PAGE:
Published by under General

Since many of my regular commenters are intent on talking about their Wordle scores in the comments, you can now use this thread rather than my Topic Suggestions. Please put the following phrase at the top of every comment to avoid spoilers (fresh comments appear on the homepage, so people can see them even if they are not reading this post).

“To all WORDLE fans
We are discussing today’s WORDLE puzzle.
If you do not want to see the answer,
then please avert your eyes.

For those who may not know, Wordle is a popular word puzzle created by Welsh software engineer Josh Wardle in 2013. After it became popular it was purchased by the New York Times, who now hosts the game. The game has become popular partly because people like publishing their solutions on social media. The game has also provoked a lot of questions. There is no evidence to suggest that playing Wordle makes you smarter, and we now have a lot of research that shows that puzzle games like this make you better at the specific game, but does not boost general intelligence. However, the game may make people feel smart. That’s because it is easy to underestimate how quickly word options can be eliminated, and therefore how quickly we can whittle down the options to the correct answer, so we feel really smart when we get it.

Math nerds have also used the game as an opportunity to teach about entropy and information theory. How much information do you get out of each guess? What is the optimal starter word? If you played a statistically perfect game, what would your score distribution be?

Which country has the best Wordle players? Well, if Twitter is a fair indication then it’s Sweden. What’s the best state? North Dakota.


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Apr 21 2022

The Skeptics’ Guide to the Future

Published by under Skepticism,Technology

I am happy to announce that pre-orders are open for my upcoming book, The Skeptics’ Guide to the Future, which will be released by Grand Central Publishing on September, 27th. You can preorder your book here.

This was a particularly fun book to write, with my two brothers, Bob and Jay (who also co-host the SGU podcast with me). This is our second book, with Evan and Cara also contributing to the first one (The Skeptics’ Guide to the Universe). In this new book we explore futurism itself – what have we learned from past attempts at predicting the future and how can we use those lessons to perhaps do a little better? We explore, for example, what I call “futurism fallacies”, common errors in trying to extrapolate our world into a vision of the future. One common fallacy is to extrapolate current trends indefinitely into the future, even though this is generally not the path that history has taken. Disruptive technologies, changing priorities, the interaction among various types of technology, and evolving culture all introduce zigs and zags into the course of history, and therefore the future.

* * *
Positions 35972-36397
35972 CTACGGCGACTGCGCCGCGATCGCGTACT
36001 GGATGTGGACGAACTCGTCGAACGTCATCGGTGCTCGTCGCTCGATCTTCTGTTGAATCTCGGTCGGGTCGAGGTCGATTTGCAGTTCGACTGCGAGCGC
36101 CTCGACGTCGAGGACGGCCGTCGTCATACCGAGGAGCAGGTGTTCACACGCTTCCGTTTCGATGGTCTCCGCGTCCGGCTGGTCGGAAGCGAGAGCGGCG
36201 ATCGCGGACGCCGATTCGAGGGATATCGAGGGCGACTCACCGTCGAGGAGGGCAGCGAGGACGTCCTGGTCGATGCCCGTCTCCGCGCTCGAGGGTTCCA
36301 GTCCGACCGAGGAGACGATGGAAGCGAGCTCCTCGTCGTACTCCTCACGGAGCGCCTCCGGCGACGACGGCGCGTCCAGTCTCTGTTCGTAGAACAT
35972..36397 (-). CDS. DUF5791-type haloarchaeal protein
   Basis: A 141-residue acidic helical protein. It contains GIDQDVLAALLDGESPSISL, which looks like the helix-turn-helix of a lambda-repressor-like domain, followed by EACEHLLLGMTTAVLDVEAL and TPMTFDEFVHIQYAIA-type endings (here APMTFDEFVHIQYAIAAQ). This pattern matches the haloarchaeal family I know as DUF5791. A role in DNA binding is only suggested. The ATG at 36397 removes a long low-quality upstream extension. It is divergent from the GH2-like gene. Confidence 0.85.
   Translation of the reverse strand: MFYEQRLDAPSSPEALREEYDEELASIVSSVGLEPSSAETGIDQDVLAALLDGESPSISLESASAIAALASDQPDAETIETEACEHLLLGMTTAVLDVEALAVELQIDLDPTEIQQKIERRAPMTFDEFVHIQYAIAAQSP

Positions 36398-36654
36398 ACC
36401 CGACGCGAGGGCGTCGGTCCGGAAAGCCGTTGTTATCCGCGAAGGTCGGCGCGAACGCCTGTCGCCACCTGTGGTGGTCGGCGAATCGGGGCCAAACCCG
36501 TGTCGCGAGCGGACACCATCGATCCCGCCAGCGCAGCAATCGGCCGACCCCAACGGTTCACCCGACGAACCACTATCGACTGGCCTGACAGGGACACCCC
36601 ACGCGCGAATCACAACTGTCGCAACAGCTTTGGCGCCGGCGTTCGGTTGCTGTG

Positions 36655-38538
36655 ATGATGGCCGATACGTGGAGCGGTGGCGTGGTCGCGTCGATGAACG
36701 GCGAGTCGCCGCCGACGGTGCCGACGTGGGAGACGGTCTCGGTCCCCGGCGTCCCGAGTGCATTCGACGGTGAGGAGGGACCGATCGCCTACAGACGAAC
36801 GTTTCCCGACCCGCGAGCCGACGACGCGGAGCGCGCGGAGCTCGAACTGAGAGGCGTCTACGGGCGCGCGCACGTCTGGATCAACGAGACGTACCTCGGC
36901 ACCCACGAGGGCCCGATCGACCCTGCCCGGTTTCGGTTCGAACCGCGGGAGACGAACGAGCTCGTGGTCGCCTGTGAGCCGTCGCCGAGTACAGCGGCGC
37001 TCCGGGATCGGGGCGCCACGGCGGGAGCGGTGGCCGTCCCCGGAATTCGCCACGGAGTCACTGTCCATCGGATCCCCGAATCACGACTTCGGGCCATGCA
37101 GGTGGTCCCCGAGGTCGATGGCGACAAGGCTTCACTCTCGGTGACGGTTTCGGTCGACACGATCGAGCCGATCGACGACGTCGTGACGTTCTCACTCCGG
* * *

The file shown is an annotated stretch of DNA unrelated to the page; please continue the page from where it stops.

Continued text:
Is futurism, therefore, doomed to failure? This is actually a matter of scholarly debate, with critics and advocates. Overall I think predicting the future is similar to predicting the weather – while it is impossible to predict the details beyond a very short window, we can make broad predictions about the climate. Similarly we can say that technology will not only continue to advance but the pace of that advance is accelerating. We explore those individual technologies that are just emerging and most likely to have a profound impact on our future, such as genetic engineering, additive manufacturing, artificial intelligence, and metamaterials. There are also some established technologies that will continue to advance, expanding into new niches, such as robotics.

We also discuss technologies that are just in the conceptual stage, and give our opinion as to whether or not they are likely to ever come to fruition. We will likely have fusion power someday, but I doubt we will ever have a space elevator (at least not on Earth).

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Apr 19 2022

Using Sound To Kill Cancer

Sound can be a powerful form of energy, and is often underappreciated. Remember the weirding modules in Dune, that focused and amplified sound as a weapon? That is not an unrealistic technology. If you are near a powerful explosion, even without being exposed to heat or shrapnel, you can be killed by the pressure wave alone, which can cause significant internal damage.

Sound has also been used for years as a medical tool. You are probably most familiar with ultrasound technology, a non-invasive and safe way to image living tissue in real time. Many parents are familiar with this technology, as it is safe enough to image a growing fetus. But sound can also be used medically to destroy, and this application has many potential advantages.

One such technique is called High-Intensity Focused Ultrasound, or histotripsy. This is the latest approach to using sound to destroy unwanted tissue inside the body. There are older techniques that would use sound wave to heat up tissue and cause thermal damage. Histrotripsy uses a different method, and early research suggests this is a potentially significant step forward. The basics of the technology is the use of two highly focused beams of very short (<50 microseconds) bursts of high intensity sound. Where the beams cross, I am assuming through constructive interference, the intensity is great enough to cause cavitation within the tissue.

Cavitation is negative pressure that will cause a bubble of gases to expand inside the cells. These bubbles then collapse, resulting in significant mechanical stress on the cells that destroy them. Repeated applications of the histotripsy over the same area causes these areas of cavitation to coalesce into one large area filled with “liquified homogenate” – i.e. goo. This process can be targeted by simultaneous ultrasound imaging (the cavities appear bright on ultrasound), which makes the entire setup fairly portable and convenient.

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Apr 18 2022

Implantable RFID and NFC Chips

Published by under Technology

Would you get a readable chip implanted in your hand? In a 2021 European survey 51% of people said that they would. What are the risks and potential benefits of the technology as it currently stands?

There are currently two main technologies for implantable chips that can be read at close range through the skin. The more familiar technology is RFID – radio frequency identification. There is also Near Field Communication (NFC) which is a type of device that uses short range connections, less than 4cm. Both NFC and RFID use radio frequency wireless communication. They are activated by coupling with an external antenna that allows one-way or two-way data communication. The devices are therefore passive, they do not require their own power, which is a huge advantage for something implantable.